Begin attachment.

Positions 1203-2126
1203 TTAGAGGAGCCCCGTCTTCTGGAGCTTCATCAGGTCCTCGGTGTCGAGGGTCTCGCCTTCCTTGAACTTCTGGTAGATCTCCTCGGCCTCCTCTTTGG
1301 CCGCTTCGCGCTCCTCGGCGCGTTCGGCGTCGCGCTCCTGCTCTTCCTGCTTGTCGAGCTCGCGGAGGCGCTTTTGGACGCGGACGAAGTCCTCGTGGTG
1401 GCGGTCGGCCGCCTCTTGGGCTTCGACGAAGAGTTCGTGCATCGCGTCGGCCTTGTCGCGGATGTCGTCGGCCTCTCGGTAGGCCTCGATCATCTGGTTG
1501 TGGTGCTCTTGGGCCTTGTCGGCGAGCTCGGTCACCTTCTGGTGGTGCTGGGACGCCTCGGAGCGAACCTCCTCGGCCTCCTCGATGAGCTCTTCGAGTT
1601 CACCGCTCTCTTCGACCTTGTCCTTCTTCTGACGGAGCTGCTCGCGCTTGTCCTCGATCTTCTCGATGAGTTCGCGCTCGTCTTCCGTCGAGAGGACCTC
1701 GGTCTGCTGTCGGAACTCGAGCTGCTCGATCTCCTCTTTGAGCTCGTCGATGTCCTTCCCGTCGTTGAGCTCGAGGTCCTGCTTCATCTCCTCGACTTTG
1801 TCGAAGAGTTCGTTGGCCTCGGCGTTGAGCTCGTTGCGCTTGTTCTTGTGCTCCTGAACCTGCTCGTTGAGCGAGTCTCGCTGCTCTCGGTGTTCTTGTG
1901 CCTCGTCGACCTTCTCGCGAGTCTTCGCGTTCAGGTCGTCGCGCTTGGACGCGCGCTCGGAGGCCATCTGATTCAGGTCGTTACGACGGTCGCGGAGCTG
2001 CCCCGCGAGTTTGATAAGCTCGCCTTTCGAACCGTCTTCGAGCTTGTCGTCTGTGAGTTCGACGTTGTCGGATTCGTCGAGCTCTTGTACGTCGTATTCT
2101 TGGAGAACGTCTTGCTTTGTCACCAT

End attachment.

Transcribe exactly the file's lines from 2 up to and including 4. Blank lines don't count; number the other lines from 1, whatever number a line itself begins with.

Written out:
1203 TTAGAGGAGCCCCGTCTTCTGGAGCTTCATCAGGTCCTCGGTGTCGAGGGTCTCGCCTTCCTTGAACTTCTGGTAGATCTCCTCGGCCTCCTCTTTGG
1301 CCGCTTCGCGCTCCTCGGCGCGTTCGGCGTCGCGCTCCTGCTCTTCCTGCTTGTCGAGCTCGCGGAGGCGCTTTTGGACGCGGACGAAGTCCTCGTGGTG
1401 GCGGTCGGCCGCCTCTTGGGCTTCGACGAAGAGTTCGTGCATCGCGTCGGCCTTGTCGCGGATGTCGTCGGCCTCTCGGTAGGCCTCGATCATCTGGTTG